– Swaddling: I tried letting him sleep unswaddled for two days again this week after I found him scooted all the way to the bottom of the crib and got scared that he was going to flip himself over in the middle of the night, but after the 48-hour trial period decided to go back to swaddling. It was definitely better than when I tried it a month ago, but got progressively worse over the two days instead of better and we were all exhausted by the end of of it.

– Pacifier: He mostly just has it for sleeping, but it also helps calm him down when he’s a little tired. We tried the Avent and the Soothies, and he prefers the Avent hands down (gagged on the Soothies every time I tried to give it to him).

– Singing: He LOVES for us to sing to him. Danny makes up songs all the time about whatever he’s doing (especially if Stephen is crabby and needs distracting), and I usually end up singing them later. Stephen especially loves when Danny bobs his head along with the song as he sings. He also has a special game he plays with Stephen in the mornings called “Diggery Do” after the Australian aboriginal instrument, in which Danny sings in a deep voice while Stephen rests his head on Danny’s chest to feel the vibrations. I also sing to Stephen all the time — for naps and bedtime I usually sing one of the following worship choruses: “Here I am to Worship,” “Blessed Be Your Name,” “Pass Me Not O Gentle Savior,” or “How Great is Our God.” During the day, I sing him a lot of folk music; he particularly likes Joan Baez (“Where Have All the Flowers Gone”), Simon & Garfunkel, Peter, Paul & Mary (he really likes “Leaving On a Jet Plane”), and the Beatles (especially “Penny Lane”).

– Sitting: He can’t sit unsupported, but he loves to sit up with one of us behind him for support. I’m kicking myself for not putting his Bumbo chair into our air freight shipment, because I think he would really like sitting up in it now, but chances are when it gets here next month he’ll still like it.

– Toys: Up until about two weeks ago he didn’t really pay much attention to his toys, but now when I’m burping him he’ll see his little play mat with the toys on it and freak out talking to them and trying to get over there. He especially loves the abacus his Grandpa Bogie made him, as he can sit up to play with it. He also loves this little four-inch plastic ring rattle, and flutterbug teether that one of my friends gave him. He likes to listen to the wooden rattle his Grandpa Bogie made him (with black-eyed peas inside to remind him of his southern heritage!), but he can’t quite get the hang of holding it himself just yet.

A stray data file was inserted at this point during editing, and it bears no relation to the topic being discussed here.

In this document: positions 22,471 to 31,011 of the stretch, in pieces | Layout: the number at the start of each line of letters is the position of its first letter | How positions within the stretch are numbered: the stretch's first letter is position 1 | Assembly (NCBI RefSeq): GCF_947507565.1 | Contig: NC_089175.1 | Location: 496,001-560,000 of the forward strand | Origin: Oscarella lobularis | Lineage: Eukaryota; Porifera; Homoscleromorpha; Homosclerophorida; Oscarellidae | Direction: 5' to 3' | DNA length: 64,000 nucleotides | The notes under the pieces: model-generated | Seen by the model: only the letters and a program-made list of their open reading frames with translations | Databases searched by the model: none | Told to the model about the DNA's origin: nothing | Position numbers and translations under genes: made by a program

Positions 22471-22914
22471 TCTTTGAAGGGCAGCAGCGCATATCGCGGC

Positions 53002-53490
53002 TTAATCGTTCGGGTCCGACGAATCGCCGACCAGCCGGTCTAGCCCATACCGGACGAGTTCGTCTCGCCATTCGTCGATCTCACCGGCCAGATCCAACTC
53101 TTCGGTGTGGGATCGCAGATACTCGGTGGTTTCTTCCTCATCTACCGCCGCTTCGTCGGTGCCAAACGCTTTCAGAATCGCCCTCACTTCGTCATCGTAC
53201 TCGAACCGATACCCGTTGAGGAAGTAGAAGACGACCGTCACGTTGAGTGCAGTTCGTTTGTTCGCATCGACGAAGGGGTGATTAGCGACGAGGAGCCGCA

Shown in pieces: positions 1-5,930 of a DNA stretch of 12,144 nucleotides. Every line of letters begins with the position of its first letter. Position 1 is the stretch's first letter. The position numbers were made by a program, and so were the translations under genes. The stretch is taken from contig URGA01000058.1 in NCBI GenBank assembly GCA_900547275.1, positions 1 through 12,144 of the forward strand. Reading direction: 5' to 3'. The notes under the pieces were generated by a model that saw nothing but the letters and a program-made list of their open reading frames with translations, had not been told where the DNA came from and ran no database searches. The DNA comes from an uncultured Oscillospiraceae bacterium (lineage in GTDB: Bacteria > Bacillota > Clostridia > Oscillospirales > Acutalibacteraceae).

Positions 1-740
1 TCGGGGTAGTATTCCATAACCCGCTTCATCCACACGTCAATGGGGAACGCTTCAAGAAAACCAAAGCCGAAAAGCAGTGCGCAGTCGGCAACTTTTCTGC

– Mirrors: He loves watching himself and us in the mirror. He has a free-standing (unbreakable) mirror that his Grandma Tene gave him, which lives on his play mat and is a constant source of entertainment.

– Fabric: He loves biting on fabric right now — burp rags, shirts, whatever. He also loves to look at interesting fabric, like the beautiful quilt that his Auntie Margo made him (currently serving as his play mat) and the cloth block she made to match it.

– Fans and chandeliers: He’s totally obsessed with the chandelier in our living room, and will practically fall over backwards arching his back to try to see it if he’s on one of our shoulders.

– Talking: In addition to the “ooh” and “ah-ooo” noises he’s been making for a couple of months now, Stephen has recently discovered how much fun it is to squeal, and experiments with different tones and volume levels. He can now also make a “gh” sound, complete with rattly sound thanks to all of the extra drool that he’s making lately.

If you had asked me yesterday which music video I was most obsessed with, without hesitation I would have told you it was the video for “Beautiful Liar,” with Shakira and Beyonce. Seriously, it’s just a freaking cool video. I will admit that I have a total girl crush on Shakira, because between her voice and her awesome belly dancing moves I just think she’s the bees knees. And I personally think it was a stroke of brilliance the way the video for “Beautiful Liar” was put together, it’s just a beautiful video.

Now, however, thanks to my beloved friend Shannon, I have a new obsession — the “Summertime” video by NKOTB. Not for the same reasons AT ALL, mind you. “Beautiful Liar” is a piece of music video genius. The fascination with “Summertime” the video is really more like trying to avert one’s eyes from an intoxicated co-worker making a fool of themselves at the office Christmas party. You know you should, but at the same time you just can’t resist observing the bizarre behaviour. I mean, I loved NKOTB as much as anyone in 1991 — in fact, other than one Oak Ridge Boys concert at Busch Gardens, theirs was the first concert I remember going to. I had the nightshirt, the tapes, and would have had the set of action figures if my parents hadn’t put their collective feet down about shelling money for such ludicrousness. But a boy band full of teenagers (I think Jon may have been in his early twenties maybe, but as I recall when they started Joey was only like 13 or 14) is a very different thing than a boy band full of men in their thirties.